Ozone versus Hot Water: A Sanitization Method Comparison and Case Study
By Nik Krpan, M.A.Sc., P.Eng.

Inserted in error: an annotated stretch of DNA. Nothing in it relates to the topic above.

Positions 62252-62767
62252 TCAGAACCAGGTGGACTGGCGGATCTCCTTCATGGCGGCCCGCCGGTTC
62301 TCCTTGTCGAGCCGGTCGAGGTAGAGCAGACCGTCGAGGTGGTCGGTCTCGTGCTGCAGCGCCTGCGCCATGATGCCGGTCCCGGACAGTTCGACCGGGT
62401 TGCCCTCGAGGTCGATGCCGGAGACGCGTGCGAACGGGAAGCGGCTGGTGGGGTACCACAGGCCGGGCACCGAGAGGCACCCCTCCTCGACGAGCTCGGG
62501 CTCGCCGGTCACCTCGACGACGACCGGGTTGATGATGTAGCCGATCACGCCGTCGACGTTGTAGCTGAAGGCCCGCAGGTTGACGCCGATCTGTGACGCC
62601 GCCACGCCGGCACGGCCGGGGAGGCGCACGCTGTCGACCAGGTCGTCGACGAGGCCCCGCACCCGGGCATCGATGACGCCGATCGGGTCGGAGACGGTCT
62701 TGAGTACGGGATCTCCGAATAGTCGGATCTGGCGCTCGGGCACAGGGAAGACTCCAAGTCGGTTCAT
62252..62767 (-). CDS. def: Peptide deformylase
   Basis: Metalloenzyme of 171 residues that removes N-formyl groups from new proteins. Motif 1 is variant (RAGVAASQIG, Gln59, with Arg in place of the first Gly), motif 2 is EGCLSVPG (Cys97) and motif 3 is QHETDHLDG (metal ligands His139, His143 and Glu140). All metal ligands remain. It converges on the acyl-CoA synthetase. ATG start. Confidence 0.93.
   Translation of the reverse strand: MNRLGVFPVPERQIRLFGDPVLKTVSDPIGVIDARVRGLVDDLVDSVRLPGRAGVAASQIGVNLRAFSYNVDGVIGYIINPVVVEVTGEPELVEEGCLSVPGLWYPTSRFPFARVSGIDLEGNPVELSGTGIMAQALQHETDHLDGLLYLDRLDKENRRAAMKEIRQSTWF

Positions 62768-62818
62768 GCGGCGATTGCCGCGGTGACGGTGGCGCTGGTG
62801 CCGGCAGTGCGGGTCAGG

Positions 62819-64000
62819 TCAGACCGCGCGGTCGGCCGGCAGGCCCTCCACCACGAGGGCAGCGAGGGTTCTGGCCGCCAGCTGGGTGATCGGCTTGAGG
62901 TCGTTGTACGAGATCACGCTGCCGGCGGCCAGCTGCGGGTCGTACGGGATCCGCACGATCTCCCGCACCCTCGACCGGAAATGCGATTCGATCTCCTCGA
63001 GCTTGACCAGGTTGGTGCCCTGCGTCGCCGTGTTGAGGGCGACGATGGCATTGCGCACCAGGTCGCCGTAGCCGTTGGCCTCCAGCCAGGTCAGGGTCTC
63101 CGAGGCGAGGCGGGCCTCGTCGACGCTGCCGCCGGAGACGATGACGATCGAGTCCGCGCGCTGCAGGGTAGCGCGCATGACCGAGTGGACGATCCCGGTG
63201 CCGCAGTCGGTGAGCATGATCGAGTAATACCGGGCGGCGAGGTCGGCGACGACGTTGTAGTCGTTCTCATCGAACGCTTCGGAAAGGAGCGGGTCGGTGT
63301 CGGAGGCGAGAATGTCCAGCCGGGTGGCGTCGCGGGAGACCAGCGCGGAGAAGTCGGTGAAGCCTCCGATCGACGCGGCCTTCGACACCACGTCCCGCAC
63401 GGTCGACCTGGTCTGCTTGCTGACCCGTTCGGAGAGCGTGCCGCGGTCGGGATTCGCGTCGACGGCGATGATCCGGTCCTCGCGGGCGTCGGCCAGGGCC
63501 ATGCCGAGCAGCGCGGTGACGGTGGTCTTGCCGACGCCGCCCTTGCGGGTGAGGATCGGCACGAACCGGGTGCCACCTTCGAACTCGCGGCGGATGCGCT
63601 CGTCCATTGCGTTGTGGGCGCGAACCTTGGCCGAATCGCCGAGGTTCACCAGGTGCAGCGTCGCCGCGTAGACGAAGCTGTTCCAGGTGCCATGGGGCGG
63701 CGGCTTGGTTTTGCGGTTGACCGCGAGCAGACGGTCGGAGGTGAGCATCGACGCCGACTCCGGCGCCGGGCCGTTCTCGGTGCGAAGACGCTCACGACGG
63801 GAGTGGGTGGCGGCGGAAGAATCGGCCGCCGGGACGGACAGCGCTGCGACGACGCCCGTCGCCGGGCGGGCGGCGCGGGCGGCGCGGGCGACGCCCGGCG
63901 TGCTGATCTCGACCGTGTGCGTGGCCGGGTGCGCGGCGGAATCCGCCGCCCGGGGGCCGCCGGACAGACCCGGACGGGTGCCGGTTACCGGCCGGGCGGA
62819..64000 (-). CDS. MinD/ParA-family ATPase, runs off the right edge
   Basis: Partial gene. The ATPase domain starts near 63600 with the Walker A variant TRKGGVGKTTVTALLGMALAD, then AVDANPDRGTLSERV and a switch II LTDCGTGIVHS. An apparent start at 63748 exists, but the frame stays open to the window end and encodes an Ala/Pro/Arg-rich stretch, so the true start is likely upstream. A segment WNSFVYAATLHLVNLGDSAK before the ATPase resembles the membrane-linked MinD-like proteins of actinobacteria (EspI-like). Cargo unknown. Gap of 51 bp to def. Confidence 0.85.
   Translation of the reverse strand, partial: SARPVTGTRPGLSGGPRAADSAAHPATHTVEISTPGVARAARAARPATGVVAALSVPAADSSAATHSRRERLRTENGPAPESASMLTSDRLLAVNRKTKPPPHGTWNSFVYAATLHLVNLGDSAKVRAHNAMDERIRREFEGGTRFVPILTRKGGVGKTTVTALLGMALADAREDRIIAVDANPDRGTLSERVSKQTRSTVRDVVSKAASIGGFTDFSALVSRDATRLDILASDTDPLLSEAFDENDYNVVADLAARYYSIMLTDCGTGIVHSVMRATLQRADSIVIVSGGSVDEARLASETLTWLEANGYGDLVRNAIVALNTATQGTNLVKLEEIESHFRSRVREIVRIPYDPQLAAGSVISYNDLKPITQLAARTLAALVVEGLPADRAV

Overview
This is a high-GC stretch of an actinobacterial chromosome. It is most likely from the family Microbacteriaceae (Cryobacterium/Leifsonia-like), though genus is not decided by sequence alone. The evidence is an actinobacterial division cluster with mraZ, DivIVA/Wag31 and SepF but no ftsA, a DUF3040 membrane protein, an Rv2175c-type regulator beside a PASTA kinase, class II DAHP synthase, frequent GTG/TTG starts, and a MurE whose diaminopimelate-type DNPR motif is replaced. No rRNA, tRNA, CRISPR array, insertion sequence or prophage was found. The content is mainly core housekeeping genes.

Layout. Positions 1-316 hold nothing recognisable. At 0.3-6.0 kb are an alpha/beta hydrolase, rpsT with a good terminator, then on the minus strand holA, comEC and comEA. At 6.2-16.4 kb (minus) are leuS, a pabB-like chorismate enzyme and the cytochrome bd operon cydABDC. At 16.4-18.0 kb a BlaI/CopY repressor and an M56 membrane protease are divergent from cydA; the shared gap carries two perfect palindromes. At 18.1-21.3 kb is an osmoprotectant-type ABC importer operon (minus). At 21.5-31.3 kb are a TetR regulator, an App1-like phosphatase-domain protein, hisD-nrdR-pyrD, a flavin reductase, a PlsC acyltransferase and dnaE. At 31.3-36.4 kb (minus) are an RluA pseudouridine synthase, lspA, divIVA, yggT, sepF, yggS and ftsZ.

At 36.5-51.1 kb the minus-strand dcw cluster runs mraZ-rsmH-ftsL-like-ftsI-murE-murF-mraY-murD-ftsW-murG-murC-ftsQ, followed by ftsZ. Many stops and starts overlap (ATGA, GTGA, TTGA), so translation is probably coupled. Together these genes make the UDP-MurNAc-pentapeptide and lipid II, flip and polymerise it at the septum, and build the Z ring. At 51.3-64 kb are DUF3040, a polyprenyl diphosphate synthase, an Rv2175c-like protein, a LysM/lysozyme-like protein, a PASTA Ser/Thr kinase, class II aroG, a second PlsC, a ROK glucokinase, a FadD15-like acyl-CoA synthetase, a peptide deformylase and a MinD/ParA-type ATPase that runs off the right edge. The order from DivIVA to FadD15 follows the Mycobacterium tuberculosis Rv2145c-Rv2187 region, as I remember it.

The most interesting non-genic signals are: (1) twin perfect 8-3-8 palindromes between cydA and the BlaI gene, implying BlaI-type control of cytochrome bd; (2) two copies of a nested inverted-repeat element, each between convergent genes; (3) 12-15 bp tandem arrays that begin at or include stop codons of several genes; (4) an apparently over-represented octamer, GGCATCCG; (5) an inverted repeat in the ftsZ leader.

In pharmaceutical water systems, there are three main reasons for sanitizing the distribution system: l Validated scheduled sanitization l Breach of system integrity (opening of the system interior to the outside air or water without validated treatment steps, or water system restart after an extended system shutdown) l Unacceptable trend or microbial sample results in excess of action limits The target of most importance in sanitization of a pharmaceutical water system is the biofilm formed by bacteria present in the system (1, 2). Planktonic bacteria are easier to eliminate with any sanitization method as they are less protected and especially susceptible to inactivation by ultraviolet (UV) light. Biofilm, on the other hand, is comprised of layers of sessile bacteria (potentially of several species and other organisms in a heterogeneous biofilm) that have attached and colonized on a surface immersed in the aqueous environment, forming a structure from 1 to more than 100 cells thick (3-6). The bacteria secrete a layer of extracellular polymeric substances (EPS). The EPS serves several functions, including bacterial attachment to the surface and protection of the bacteria from environmental stresses (7-10). Biofilms go through several phases of growth, as seen in Figure 1. In the final stage, the bacteria are released from the biofilm and become planktonic, available to colonize other areas of the system, and can be detected by microbial sampling. The release of planktonic bacteria may occur naturally through growth of the biofilm, a growth of the biofilm into the flow of media, or a sudden flow of media to the biofilm (i.e., in a dead leg).
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